Hi everyone, first-time user of Turing.jl here. It is really nice, thanks!
I am trying to implement a simple Bayesian logistic regression model, but I keep getting this warning from AdvancedHMC.jl:
┌ Warning: The current proposal will be rejected due to numerical error(s). │ isfinite.((θ, r, ℓπ, ℓκ)) = (true, false, false, false) └ @ AdvancedHMC ~/.julia/packages/AdvancedHMC/MIxdK/src/hamiltonian.jl:47
Is there a good method to debug such situations? The posterior samples in the chain are not updated at all as you can see in the attached image:
Here is the baseline model, which consumes 3D data arrays for conditioning:
@model function logistic(Δᵦ, Δₛ, Δᵣ, I) # Our prior belief θₒ ~ Normal(0.0, 5.0) θᵦ ~ Normal(0.0, 5.0) θₛ ~ Normal(0.0, 5.0) θᵣ ~ Normal(0.0, 5.0) # Data conditioning nx, ny, nt = size(I) for x in 1:nx, y in 1:ny, t in 1:nt z = θₒ + θᵦ*log(Δᵦ[x,y,t] + 1) + θₛ*log(Δₛ[x,y,t] + 1) + θᵣ*log(Δᵣ[x,y,t] + 1) p = 1 / (1 + exp(-z)) I[x,y,t] ~ Bernoulli(p) end end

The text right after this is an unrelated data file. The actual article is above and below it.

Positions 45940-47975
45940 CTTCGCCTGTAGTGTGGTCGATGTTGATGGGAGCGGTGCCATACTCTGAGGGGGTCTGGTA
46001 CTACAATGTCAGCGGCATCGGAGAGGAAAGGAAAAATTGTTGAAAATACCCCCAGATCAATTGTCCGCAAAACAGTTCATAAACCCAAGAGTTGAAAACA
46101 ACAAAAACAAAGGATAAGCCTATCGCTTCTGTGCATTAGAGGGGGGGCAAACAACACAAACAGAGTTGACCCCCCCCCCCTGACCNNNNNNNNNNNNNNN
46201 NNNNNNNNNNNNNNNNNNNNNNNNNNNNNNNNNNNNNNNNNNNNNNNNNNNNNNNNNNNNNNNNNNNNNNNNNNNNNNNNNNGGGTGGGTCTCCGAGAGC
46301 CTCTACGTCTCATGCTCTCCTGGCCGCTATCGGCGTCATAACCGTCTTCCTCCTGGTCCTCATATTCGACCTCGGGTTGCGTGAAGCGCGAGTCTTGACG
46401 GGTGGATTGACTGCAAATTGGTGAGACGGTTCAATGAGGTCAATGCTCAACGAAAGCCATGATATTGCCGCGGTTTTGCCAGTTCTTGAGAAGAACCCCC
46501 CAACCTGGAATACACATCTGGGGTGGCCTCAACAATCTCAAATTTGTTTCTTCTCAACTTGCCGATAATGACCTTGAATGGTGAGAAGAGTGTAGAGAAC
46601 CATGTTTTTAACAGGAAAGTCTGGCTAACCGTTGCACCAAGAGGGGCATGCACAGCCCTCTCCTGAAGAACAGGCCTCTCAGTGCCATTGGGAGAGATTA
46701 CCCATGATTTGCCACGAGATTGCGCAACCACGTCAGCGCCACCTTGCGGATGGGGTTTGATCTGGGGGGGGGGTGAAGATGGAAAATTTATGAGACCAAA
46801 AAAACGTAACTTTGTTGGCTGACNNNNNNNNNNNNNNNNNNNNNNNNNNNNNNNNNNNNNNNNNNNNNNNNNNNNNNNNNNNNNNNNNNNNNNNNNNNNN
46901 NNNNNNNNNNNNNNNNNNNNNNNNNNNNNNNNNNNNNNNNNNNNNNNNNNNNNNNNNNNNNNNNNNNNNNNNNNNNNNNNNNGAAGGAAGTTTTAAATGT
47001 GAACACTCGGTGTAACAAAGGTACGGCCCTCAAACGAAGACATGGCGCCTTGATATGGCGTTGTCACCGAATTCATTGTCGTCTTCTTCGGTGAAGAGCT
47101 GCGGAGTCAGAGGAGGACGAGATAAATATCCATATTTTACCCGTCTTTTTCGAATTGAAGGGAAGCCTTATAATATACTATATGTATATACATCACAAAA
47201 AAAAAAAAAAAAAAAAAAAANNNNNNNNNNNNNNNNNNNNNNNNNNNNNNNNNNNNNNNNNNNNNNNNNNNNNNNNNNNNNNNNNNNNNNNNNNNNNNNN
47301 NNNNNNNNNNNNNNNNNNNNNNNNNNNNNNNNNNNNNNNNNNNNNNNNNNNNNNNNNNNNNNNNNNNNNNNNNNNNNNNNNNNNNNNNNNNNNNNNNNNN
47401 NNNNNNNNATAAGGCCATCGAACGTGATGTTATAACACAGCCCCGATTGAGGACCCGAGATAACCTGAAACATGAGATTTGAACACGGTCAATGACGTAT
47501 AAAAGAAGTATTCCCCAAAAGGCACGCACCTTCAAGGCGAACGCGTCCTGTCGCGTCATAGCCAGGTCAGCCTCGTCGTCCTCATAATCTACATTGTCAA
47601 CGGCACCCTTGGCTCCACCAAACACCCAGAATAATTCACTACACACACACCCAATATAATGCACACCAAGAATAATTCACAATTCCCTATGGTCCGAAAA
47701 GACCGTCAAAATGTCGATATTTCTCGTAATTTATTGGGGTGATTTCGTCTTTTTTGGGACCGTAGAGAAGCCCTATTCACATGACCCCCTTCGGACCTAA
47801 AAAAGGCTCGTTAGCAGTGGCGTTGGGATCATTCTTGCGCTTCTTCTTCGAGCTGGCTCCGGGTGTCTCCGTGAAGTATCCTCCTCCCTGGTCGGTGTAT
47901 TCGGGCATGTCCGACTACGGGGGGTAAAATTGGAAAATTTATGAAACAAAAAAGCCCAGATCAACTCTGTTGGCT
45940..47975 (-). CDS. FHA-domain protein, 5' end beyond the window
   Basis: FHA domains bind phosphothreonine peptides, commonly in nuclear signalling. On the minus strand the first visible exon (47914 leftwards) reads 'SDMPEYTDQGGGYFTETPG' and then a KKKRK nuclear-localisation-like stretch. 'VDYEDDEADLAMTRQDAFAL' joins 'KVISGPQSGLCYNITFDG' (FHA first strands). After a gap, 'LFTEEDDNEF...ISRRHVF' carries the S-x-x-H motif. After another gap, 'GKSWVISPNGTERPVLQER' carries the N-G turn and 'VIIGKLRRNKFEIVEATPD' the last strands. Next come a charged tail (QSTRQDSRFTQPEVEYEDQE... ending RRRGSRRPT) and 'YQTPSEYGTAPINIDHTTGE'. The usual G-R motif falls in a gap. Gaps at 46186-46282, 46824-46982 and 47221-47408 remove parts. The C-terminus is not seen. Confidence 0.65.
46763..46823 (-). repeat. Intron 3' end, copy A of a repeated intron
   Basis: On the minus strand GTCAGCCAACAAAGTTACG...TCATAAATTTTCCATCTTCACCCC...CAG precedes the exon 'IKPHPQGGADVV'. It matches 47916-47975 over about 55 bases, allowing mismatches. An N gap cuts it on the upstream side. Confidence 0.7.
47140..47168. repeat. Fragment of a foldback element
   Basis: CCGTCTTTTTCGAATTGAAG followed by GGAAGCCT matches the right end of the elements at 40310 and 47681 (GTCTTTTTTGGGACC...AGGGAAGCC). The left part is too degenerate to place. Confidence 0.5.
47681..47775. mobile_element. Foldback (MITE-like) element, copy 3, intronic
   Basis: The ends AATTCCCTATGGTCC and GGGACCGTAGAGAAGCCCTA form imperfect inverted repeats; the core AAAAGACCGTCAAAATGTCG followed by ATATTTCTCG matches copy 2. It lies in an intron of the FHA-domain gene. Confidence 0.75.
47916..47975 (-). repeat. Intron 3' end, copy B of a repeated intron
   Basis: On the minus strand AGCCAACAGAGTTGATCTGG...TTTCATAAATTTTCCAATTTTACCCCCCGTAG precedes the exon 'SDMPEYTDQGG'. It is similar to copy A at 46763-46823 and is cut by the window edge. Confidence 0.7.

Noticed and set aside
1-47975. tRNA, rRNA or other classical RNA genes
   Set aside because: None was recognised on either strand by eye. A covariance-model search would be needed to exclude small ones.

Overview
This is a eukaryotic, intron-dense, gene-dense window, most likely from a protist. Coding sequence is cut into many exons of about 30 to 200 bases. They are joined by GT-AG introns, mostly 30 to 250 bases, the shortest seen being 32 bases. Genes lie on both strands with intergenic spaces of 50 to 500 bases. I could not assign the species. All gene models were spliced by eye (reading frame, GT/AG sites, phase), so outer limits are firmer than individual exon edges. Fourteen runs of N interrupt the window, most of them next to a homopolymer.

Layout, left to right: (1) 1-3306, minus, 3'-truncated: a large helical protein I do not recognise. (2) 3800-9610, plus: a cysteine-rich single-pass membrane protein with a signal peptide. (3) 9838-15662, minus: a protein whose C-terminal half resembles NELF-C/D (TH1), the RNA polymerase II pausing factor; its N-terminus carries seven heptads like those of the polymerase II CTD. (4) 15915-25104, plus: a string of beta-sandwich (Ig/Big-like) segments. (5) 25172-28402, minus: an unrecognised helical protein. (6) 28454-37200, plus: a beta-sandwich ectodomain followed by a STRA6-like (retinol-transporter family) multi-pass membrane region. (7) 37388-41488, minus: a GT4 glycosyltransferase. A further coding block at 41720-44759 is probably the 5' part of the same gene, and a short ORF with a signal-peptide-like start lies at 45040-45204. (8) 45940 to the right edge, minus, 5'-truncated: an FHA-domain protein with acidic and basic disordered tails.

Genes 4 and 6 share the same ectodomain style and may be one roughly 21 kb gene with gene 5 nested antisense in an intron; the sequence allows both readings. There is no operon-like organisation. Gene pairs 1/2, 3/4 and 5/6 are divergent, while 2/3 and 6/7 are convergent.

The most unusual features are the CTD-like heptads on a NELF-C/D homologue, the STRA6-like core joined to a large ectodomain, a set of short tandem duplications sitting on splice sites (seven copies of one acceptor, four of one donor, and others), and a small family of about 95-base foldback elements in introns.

When I feed the actual data to the model, I make sure that the values in the data arrays are in the range
[0,1] (feature normalization) to avoid vanishing gradients:
samples = sample(logistic(Δᵦ./κ, Δₛ./κ, Δᵣ./κ, I), HMC(0.1, 5), MCMCThreads(), 1000, 3)
The normalization constant
κ above takes care of the normalization.
Do you see any conceptual problem with this model implementation? I can provide examples of 3D data arrays in a Google Drive if you need them to debug this further. I asked the same question in the Turing’s Zulip channel and people suggested using
I[x,y,t] ~ BernoulliLogit(z) directly as this distribution type from Turing.jl avoids corner cases with the logarithm function. I tried the suggestion, but it didn’t change the results.
Appreciate any help.